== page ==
Summer 2018 iSchool Workshops | Kent State University

Summer 2018 iSchool Workshops

ARCHIVAL DESCRIPTION: DACS, MARC, AND EAD

This workshop will introduce participants to the three standards central to archival description: Describing Archives: A Content Standard (DACS), Machine Readable Cataloging (MARC), and Encoded Archival Description (EAD). Students will gain knowledge of how archival collections are organized and described, and learn the key components of archival finding aids (including biographies and administrative histories, scope and content notes, and other elements specific to archival description). They will then generate electronic versions of these descriptions in both MARC and EAD formats. 

Required Textbook: 
Roe, Kathleen. Arranging and Describing Archives and Manuscripts (Chicago: Society of American Archivists, 2005). Describing Archives: A Content Standard, (Chicago: Society of American Archivists, 2013). 

Online
May 21 - June 8, 2018
1 graduate credit hour $515
LIS 50693 CRN # 14979 SECTION 002
Instructor: Karen Gracy

 DESIGNING SUCCESSFUL GRANT PROJECTS FOR INFORMATION INSTITUTIONS

Participants will discuss various grant projects utilized by librarians to serve library patrons and the community, reviewing projects in the areas of literacy, older readers, and services to people with disabilities, among others. Students will be introduced to the major components of grant writing and will learn how project ideas result in a successfully funded proposal. As a result of this workshop, students will have increased knowledge, skill, and experience in developing grant projects that will bring in new funds for their library.

Required Textbook:
Go Get That Grant! A Practical Guide for Libraries and Nonprofit Organizations (1st Ed), (2010). Gail Staines, Lanham, MD: Rowman & Littlefield, ISBN: 978-0-8108-7419-0

Online
July 2 - 22, 2018
1 graduate credit hour $515
LIS 50693 CRN # 14978 SECTION 001
Instructor: Lois Scheidt

MUSEUMS AND THE LAW

In this workshop, students will examine the ways in which museums and the law intersect from a variety of perspectives including museum organization and board functions, national and international laws and regulations, intellectual property, cultural appropriation, and freedom of expression. Students will gain a broad overview of the most significant legislation and regulations that affect museum operations. 

Required Textbooks: 
Malaro, Marie C., and Ildiko Pogany DeAngelis. 2012. A Legal Primer on Managing Museum Collections. Third edition. Smithsonian Books, xx+540 pages. 

Simmons, J.E. 2016. Things Great and Small: Collections Management Policies. Second edition. Rowman and Littlefield, Lanham, xxii+233 pages.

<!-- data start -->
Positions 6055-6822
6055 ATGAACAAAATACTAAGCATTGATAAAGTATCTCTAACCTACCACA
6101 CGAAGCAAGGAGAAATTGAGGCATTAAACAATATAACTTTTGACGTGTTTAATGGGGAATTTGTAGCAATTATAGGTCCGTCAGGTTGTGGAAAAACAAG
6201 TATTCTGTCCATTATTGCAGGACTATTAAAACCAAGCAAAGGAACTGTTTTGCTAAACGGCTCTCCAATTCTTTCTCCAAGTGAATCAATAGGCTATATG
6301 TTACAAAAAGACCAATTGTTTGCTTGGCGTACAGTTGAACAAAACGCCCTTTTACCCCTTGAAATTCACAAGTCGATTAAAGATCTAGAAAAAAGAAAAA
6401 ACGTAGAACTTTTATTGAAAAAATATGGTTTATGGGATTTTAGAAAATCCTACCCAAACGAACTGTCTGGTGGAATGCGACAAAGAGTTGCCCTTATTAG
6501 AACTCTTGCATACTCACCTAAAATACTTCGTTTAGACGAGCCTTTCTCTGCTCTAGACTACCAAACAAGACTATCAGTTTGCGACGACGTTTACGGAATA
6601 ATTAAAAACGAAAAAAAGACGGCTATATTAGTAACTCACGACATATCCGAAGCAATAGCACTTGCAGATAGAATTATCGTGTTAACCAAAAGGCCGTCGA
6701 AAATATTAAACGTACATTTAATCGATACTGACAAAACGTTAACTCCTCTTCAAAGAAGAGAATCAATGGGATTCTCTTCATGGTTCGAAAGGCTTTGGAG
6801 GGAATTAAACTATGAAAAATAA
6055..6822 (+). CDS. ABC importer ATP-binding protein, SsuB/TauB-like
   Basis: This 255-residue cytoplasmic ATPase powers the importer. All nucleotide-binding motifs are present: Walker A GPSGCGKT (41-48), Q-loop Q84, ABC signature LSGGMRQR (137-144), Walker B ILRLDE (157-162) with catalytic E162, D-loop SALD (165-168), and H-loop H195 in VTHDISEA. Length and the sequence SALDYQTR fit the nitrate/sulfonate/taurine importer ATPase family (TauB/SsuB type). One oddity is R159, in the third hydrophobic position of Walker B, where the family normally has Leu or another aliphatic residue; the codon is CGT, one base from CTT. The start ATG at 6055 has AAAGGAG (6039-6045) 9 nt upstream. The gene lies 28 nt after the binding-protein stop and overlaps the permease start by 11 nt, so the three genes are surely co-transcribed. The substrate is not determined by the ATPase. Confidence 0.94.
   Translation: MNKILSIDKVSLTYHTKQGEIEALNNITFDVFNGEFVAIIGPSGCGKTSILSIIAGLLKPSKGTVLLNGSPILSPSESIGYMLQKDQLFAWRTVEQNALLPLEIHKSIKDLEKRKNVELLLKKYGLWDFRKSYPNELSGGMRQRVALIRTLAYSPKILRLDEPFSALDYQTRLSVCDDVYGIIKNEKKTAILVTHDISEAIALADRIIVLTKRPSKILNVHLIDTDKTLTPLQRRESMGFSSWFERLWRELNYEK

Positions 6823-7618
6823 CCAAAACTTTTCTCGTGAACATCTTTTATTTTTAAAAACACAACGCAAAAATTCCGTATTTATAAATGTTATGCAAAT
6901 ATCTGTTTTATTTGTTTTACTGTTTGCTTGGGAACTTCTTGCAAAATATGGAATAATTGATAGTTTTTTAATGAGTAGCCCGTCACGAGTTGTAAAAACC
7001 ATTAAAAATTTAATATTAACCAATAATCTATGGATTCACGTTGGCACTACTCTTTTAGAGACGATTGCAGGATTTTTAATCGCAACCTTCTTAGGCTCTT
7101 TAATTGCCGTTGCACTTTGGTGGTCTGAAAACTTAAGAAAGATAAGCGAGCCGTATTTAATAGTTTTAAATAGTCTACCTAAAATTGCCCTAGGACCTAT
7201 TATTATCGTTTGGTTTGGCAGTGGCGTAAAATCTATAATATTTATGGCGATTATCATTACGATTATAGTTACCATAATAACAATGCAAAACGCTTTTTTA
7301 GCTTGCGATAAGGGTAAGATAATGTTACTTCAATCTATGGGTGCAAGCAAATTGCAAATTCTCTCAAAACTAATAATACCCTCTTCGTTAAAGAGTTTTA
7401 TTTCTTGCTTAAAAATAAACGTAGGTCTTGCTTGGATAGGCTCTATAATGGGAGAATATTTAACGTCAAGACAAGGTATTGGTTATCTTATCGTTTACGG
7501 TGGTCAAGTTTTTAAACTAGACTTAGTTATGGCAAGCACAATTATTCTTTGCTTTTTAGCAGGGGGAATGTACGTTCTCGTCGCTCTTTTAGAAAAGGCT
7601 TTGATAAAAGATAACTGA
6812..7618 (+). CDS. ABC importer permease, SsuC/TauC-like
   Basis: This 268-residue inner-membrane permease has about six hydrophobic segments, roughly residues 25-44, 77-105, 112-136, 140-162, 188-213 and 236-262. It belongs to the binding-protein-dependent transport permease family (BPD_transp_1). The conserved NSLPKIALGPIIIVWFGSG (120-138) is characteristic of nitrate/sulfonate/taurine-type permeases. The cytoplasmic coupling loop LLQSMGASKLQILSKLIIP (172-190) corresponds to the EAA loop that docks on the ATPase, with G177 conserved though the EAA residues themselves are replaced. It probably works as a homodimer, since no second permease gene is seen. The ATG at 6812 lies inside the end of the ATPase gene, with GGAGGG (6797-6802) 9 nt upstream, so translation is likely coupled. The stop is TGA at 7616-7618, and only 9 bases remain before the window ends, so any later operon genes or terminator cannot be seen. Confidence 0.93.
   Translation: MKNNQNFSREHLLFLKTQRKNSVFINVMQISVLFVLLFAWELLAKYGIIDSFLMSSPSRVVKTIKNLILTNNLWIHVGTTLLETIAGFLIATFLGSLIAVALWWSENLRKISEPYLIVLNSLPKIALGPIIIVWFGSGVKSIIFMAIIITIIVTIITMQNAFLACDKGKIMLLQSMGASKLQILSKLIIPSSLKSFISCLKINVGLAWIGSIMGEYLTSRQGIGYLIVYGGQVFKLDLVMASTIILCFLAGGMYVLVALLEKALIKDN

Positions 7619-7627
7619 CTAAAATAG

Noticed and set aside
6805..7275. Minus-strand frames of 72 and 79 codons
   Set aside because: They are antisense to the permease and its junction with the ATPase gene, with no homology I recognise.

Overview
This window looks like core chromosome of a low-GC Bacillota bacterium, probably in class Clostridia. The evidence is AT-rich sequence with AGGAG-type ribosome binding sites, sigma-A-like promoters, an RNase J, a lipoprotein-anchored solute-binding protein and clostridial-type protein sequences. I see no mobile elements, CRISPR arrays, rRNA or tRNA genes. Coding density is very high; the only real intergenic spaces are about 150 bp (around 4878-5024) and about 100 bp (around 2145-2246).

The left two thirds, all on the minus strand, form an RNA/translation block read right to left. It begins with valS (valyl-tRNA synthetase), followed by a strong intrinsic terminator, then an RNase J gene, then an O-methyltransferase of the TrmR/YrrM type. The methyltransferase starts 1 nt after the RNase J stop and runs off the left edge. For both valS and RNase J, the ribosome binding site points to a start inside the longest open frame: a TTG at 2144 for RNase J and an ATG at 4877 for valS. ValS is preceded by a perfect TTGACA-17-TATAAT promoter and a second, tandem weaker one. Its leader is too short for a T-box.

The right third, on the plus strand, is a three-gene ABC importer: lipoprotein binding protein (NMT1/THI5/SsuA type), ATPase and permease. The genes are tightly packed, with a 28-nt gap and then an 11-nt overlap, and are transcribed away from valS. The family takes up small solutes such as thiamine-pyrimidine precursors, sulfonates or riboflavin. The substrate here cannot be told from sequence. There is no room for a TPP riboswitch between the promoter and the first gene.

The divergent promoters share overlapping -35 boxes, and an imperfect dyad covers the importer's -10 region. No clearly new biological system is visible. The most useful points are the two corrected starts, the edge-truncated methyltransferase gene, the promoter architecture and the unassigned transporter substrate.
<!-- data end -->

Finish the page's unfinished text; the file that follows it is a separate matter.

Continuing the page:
https://rowman.com/ISBN/9781442277441

Online
June 11 - July 7, 2018
1 graduate credit hour $515
LIS 50693 CRN # 14984 SECTION 06
Instructor: John Simmons

OPEN SOURCE SOFTWARE FOR LIBRARIES AND MUSEUM

More and more libraries and museums are beginning to embrace open source, utilizing open source software for a range of needs, from general (such as operating systems) to more specific tasks. This workshop will cover the following topics related to open source software for libraries and museums:

  • What is open source software?
  • What makes open source software work?
  • What are open source-related licenses, use terms, and standards?
  • What open source software is available for libraries and museums? Where can it be found?
  • What are successful examples and practices of adopting open source software in libraries and museums?
  • How do libraries and museums evaluate and select open source software?
  • What is the typical procedure for obtaining, evaluating, selecting, installing, and using open source software?

Required Textbook: None

Online
June 11 - 29, 2018
1 undergraduate credit hour $456
LIS 40693 CRN # 14983 SECTION 001
1 graduate credit hour $515
LIS 50693 CRN # 14982 SECTION 005
Instructor: Yin Zhang

TIPS AND TRICKS FOR SEARCHING ONLINE DATABASES

This workshop provides tips and tricks for different kinds of searches to enhance searching effectiveness. By the end of the workshop, students will acquire a greater understanding of database structures and indexing, enhanced searching skills, and will become acquainted with the various types of tools available to aid online searching. In addition, they will consider the various merits of natural and controlled vocabulary searching and develop critical skills in evaluating databases and search output. 

Required Textbook: 
Bell, Suzanne S. Librarian's Guide to Online Searching: Cultivating Database Skills for Research and Instruction. 4th edition. Westport, CT: Publisher: Libraries Unlimited, (February 3, 2015). ISBN-10: 161069998X; ISBN-13: 978-1610699983.
Please obtain this text as quickly as possible. 

Online
July 16 - August 18, 2018
1 graduate credit hour $515
LIS 50693 CRN # 14980 SECTION 003
Instructor: Thomas Froehlich

USING JAVASCRIPT TO JAZZ UP WEB PAGES

The goal of this workshop is to provide a working knowledge of JavaScript so that participants can implement design features of web pages, to make them dynamic and interactive, and to provide the tools to find and use JavaScript resources on the Internet. Workshop participants will gain knowledge and application skills of techniques and resources to enhance webpage creation and interactivity through the use of JavaScript. 
Note: Participants should have some familiarity with HTML and browsers. 

Required Textbook: 
Quigley, Ellie. JavaScript by Example. 2nd edition. Upper Saddle River, NJ: Prentice Hall, 2010. ISBN-10: 0137054890; ISBN-13: 978-0137054893

Online
July 9 - August 11, 2018
1 graduate credit hour $515
LIS 50693 CRN # 14981 SECTION 004
Instructor: Thomas Froehlich